Our Easter Egger, Gisele, has only given us one egg this past week. She usually gives us six beautiful blue eggs. At first we thought she was hiding them, hunkering down on a new nest outside of the coop (which Kimora and Iman have been known to do). But after a few days of searching their favorite nesting and bathing spots, and even a few new ones under the oleanders, we realized there was no secret stash of eggs.
When we opened the coop, it looked like Gisele had broken out in a pillow fight overnight.
And that means molting season is upon us.
Last year, Gisele was the first in the flock to start molting as well. But she went through her molt quickly and by the time she grew back all her feathers, she was laying an egg a week all winter. The other two haven’t started yet and are laying normally, but we expect them to start shedding their feathers by October.
It might seem strange for a chicken to lose her feathers just as the season’s cooling down, but molting is a yearly process of replacing her features for better insulation and weatherproofing in winter.
A chicken starts dropping feathers in late summer to early fall, but some won’t even start molting until early winter. Various factors trigger the start of a molt, such as the breed and health, when the chicken started laying, how she is fed, and how much daylight there is. In general, all birds over a year old will go through a complete molt once a year
During a molt, a chicken begins to shed feathers from the head and neck, and then works her way down the body across the breast, back, wings and tail. Some ladies lose only a few feathers at a time while others look like they suddenly dropped their coats overnight. You’ll start to find feathers everywhere and it’s a rather messy time in the coop and the garden!
“Soft molts” happen when a new feather replaces the old feather right away, so you might not notice the sequence of molting at all. My chickens usually go through soft molts, with random rough patches on their bodies while the new feathers are growing in.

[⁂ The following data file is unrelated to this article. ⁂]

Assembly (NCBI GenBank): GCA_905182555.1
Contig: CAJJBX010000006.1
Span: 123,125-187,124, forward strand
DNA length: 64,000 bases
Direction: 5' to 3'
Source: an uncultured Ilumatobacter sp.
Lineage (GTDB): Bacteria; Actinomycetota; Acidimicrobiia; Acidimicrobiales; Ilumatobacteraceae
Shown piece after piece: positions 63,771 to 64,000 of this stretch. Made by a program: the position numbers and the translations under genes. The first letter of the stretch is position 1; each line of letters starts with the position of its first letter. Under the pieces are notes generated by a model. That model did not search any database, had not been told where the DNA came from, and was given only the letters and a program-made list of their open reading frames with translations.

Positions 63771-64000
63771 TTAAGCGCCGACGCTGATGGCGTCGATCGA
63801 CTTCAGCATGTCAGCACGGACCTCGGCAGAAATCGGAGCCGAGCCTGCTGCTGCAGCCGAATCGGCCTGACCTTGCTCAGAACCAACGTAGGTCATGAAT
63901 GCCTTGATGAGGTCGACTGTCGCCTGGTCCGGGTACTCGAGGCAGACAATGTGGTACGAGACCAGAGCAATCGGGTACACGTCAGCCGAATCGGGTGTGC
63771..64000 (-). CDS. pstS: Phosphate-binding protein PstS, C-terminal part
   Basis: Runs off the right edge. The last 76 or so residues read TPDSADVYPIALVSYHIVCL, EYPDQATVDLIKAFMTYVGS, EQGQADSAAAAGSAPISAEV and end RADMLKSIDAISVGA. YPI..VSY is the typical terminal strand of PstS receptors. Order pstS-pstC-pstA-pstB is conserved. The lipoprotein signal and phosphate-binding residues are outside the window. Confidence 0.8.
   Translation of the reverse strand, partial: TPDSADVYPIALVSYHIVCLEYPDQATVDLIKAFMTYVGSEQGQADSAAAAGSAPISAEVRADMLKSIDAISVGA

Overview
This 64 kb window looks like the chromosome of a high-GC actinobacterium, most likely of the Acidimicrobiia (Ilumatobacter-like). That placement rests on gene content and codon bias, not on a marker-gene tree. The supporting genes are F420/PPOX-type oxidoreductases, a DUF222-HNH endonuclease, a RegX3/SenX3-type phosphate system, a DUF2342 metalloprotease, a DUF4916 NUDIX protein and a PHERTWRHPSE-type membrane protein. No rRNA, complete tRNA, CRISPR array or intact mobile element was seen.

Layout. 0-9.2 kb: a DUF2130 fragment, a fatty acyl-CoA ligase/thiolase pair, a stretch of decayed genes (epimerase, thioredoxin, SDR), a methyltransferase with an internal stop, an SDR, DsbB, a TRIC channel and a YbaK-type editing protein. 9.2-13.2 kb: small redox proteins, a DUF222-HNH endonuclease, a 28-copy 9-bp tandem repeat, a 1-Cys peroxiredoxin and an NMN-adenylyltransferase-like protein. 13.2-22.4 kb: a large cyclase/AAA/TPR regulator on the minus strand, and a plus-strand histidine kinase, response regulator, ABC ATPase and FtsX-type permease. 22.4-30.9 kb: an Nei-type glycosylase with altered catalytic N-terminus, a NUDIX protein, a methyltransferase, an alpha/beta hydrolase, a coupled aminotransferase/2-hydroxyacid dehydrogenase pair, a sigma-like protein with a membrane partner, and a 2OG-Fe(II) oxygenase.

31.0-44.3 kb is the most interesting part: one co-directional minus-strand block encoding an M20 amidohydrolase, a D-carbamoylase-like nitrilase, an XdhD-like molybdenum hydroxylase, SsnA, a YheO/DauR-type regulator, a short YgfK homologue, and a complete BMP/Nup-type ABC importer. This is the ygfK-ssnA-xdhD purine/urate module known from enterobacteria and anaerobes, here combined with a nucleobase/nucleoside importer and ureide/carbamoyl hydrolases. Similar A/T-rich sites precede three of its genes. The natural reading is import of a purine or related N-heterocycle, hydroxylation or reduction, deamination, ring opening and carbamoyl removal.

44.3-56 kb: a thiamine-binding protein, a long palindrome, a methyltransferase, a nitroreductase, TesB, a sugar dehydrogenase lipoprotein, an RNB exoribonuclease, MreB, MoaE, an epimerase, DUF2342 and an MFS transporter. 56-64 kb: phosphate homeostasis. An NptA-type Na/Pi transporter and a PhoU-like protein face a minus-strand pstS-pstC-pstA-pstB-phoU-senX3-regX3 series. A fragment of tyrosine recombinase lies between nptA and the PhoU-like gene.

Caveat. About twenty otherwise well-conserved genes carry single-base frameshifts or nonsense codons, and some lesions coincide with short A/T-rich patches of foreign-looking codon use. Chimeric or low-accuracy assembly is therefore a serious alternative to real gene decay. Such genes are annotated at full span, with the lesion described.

“Hard molts” happen when a chicken loses a lot of feathers at once but new ones take a long time to grow back, resulting in the poor thing being bald for the time being. Some chickens going through hard molts may look like they’re ready for the oven (and it’s kind of alarming if you’re experiencing your first molt as a chicken-keeper), but within a couple months, those bare patches of skin and spiky-looking pin feathers will give way to soft, full, beautiful plumage.
Feathers are almost purely protein. They contain about 85 percent beta-keratin, the same protein in bird beaks and claws. Since a chicken puts so much of her protein reserves toward replacing her feathers, egg production (another process that demands a lot of protein) drops temporarily or even stops completely during a molt.
Molts usually last around two or three months, but some chickens may take as long as four or five. By the time they’ve finished molting and are perfectly fluffed up for winter, the shorter days (and reduced light) signal them to rest their reproductive cycles. Which means that in the world of chicken-rearing, when I go from 12 eggs a week to 2, winter is most definitely my least favorite time of year… sigh.
Even though your chickens may not be laying as much, it’s more important than ever to make sure they’re properly fed and have enough protein to get them through their molts. When they lack sufficient protein, they may seek their own sources elsewhere… even if they have to peck and eat the other chickens’ feathers!
For hens going through hard molts, it might be helpful to amp up the protein in their feed to 20 or 22 percent. If you’re mixing your own feed, you can do this by adding more servings of high-protein grains and seeds, like triticale and sesame. Legumes like split peas and lentils are also excellent sources of protein, and can be served cooked for a hot treat on a cold day.
For hard or soft molts, it’s also a good idea to supplement your flock’s daily feed with high-protein treats in the form of black oil sunflower seeds or dried mealworms. Use common sense when spoiling your girls with dried mealworms; the ultra-high protein content (around 50 percent) means it’s easy to overfeed when you see them all excited and eager. A small spoonful per chicken per day is plenty.
Ease up on the extra protein as your chickens finish their molts. When they resume their energy over winter, try a few of these tips to keep them healthy and happy while we all wait for the arrival of spring!